Don’t Be a Santa Claus Lover

Are you a Santa Claus lover? What I mean is, do you love like Santa Claus. Santa is a jolly, lovable role model, don’t you think? He gives toys to kids and spreads holiday cheer. But have you ever thought about what this teaches little ones about love? Think about this. He watches your every move. He judges you. Then if you meet his expectations, he rewards you with toys.

Looking at it this way, it sounds a little creepy, doesn’t it? But if you think about it, that’s how a lot of adults love! And no wonder. They learned it from a beloved hero. Let’s break this down.

He Sees You When You’re Sleeping. He Knows When You’re Awake

Santa is a spy. This is not cool. Whether you are rearing children or are in a romantic relationship, you don’t demonstrate love by spying. There has got to be trust. People need freedom to develop, grow, work, and have fun. They need to have room to make their own decisions without having to worry about being watched. Sometimes they will do things others approve of and sometimes they won’t. Spying won’t change someone’s nature or heart. It will just make them more furtive in their activities.

So trust. Love with an open heart. Let your children have age appropriate freedom. Let your partner be who he or she is. If your child makes poor choices, direct him. When your partner makes choices you don’t agree with, see if you can come to an agreement on what works for both of you. If not, perhaps it’s not the best match. Accountability is good. Spying is not.

He Knows If You’ve Been Bad or Good

Love isn’t judgmental. It’s accepting. Everybody lives in shades of grey. We are all works in progress. If we got judged for everything that we did that wasn’t perfect, we’d all fail. No one can live up to that black and white standard.

This type of guideline teaches kids and adults that their value is up to someone else. If someone else approves, they are okay. This is the basis of low self-esteem. If little ones are to know their value, they need to see a separation between who they are and what they do. When you love someone regardless of whether they are good or bad, they will know they are good.

This doesn’t mean you reward¬†ineffective behavior. It just means you don’t withhold love or judge the person when they are wrong or ineffective.

Some examples of pairing love with reward or punishment:

    • withholding sex when you don’t agree with your partner
    • agreeing to do something when things are going well, then changing your mind if the mood shifts
    • withholding something that you would do if you were treated better.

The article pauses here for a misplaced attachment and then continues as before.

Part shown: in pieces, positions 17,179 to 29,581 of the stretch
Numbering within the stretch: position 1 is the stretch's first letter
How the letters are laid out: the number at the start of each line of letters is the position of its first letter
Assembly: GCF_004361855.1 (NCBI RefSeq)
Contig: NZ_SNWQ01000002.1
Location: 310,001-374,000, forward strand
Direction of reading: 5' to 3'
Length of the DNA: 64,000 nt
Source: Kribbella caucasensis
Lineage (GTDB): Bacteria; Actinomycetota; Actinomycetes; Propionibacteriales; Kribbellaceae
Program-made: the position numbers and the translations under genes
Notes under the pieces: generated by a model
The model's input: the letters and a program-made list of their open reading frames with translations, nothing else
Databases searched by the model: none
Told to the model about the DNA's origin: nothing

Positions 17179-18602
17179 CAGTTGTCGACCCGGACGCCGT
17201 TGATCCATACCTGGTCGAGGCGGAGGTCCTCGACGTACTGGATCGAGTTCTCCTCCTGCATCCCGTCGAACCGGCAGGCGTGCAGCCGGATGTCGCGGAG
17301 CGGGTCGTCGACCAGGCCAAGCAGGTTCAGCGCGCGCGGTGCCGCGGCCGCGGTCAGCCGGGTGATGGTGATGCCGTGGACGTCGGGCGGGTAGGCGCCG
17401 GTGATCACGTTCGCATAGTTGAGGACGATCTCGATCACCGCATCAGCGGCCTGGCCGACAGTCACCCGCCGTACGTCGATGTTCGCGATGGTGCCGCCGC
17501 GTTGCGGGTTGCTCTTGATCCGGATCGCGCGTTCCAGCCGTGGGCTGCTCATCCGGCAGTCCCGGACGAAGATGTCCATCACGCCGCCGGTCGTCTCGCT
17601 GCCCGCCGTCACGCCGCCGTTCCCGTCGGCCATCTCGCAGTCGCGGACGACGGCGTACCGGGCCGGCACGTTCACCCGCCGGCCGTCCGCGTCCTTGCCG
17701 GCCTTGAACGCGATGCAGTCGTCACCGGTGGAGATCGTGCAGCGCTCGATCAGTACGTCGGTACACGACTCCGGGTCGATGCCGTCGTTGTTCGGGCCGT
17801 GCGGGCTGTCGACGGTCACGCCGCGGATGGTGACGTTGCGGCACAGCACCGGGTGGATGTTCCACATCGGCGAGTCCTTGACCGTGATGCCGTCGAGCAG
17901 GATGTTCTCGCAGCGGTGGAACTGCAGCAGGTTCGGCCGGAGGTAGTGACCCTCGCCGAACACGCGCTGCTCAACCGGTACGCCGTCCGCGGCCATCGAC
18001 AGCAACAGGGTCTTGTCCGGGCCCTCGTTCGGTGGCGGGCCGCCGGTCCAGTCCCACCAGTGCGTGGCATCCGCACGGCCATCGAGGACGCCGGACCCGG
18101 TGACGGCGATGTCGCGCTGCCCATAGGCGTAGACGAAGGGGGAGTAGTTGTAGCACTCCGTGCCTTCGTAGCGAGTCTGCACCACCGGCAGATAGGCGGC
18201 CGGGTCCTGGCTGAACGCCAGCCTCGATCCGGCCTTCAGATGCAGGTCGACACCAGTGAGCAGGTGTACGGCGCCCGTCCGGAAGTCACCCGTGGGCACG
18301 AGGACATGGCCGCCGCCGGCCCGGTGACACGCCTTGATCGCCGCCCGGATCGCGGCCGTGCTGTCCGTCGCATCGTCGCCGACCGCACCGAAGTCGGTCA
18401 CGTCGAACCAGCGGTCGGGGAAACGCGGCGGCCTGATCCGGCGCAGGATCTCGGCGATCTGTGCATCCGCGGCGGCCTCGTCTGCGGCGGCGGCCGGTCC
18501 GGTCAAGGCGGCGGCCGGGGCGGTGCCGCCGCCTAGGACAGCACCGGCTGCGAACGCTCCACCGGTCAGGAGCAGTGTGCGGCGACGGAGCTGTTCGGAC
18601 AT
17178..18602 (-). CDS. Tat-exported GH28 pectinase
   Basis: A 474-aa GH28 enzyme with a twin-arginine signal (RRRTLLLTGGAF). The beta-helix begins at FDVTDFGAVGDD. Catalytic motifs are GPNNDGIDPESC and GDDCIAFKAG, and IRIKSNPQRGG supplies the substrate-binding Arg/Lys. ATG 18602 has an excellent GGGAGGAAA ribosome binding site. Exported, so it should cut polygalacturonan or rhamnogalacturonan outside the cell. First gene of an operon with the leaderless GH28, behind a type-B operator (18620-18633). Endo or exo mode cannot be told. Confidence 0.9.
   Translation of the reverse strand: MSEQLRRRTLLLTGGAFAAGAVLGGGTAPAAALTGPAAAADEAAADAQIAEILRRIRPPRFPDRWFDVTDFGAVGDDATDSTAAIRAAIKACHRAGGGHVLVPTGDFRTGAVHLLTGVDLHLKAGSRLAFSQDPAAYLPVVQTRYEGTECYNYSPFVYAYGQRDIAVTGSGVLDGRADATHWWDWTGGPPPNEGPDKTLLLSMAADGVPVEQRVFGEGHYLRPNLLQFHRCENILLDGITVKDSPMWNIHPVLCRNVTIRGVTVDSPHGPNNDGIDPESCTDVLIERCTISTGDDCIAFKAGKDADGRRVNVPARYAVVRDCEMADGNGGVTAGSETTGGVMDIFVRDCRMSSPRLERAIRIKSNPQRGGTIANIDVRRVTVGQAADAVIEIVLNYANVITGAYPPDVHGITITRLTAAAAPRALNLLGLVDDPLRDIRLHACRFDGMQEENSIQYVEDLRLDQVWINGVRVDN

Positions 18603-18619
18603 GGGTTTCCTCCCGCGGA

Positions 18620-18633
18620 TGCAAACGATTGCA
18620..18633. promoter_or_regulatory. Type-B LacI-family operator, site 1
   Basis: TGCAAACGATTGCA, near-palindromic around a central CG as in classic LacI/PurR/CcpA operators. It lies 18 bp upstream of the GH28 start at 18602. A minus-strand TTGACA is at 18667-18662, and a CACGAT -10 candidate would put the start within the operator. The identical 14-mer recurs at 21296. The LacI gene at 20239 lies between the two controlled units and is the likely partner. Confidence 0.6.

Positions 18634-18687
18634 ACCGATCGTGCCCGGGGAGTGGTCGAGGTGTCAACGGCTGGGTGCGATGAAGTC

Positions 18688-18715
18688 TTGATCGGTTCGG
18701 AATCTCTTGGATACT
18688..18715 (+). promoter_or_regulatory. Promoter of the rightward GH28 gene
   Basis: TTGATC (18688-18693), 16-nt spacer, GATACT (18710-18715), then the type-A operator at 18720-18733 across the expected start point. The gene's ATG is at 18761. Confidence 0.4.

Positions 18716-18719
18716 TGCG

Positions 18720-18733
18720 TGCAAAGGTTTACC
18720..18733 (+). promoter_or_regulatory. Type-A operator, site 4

• giving something you aren’t inclined to give otherwise because your loved one was nice or loving to you

Some examples of rewarding ineffective behavior:

  • challenging the principal for suspending your child after being in a fight that he started
  • punishing your child for something then feeling guilty about it so you follow that with a reward
  • not calling your partner on ineffective behavior that bothers you in order to keep the peace

Another thing to remember is that there are lots of standards for what is good and acceptable. Who says that your way is the way? Accepting people as they are creates more space for you to accept the things about yourself that others find questionable. So, acceptance is a two way street.

Give Stuff in Place of Love

Using rewards as a sign of love can create materialistic children and parters. It can make you resentful if you don’t have something to give, don’t want to give, or didn’t receive. It can also be a hollow substitute for true feeling. If you give only when you want to give, and love always, the love and giving will always remain separate.

Our pop culture Santa Claus was created by advertisers to sell stuff. If you’re going to be a Santa Claus lover, model yourself after the original Santa, St. Nicholas. St Nicholas was a rich man who had a tender heart for other people. One of his most famous exploits, and the one for which Santa gets the credit, was when he threw a bag of gold into a poor family’s house. He did this because the family did not have money to eat. Nor did they have money to pay the girl’s dowry so she could marry. This gift allowed the girl to escape prostitution¬†and have a family. Nicholas helped many people – often anonymously – and earned a reputation for generosity.

To recap, here is how to love like Nicholas:

  • trust
  • it’s okay to check up on kids and parters (and perhaps even wise), but don’t spy
  • accept others for who they are; don’t judge
  • separate love and approval from deeds
  • give things only when and what you want to
  • be generous with your love
  • expect nothing and accept love in the way that it is offered
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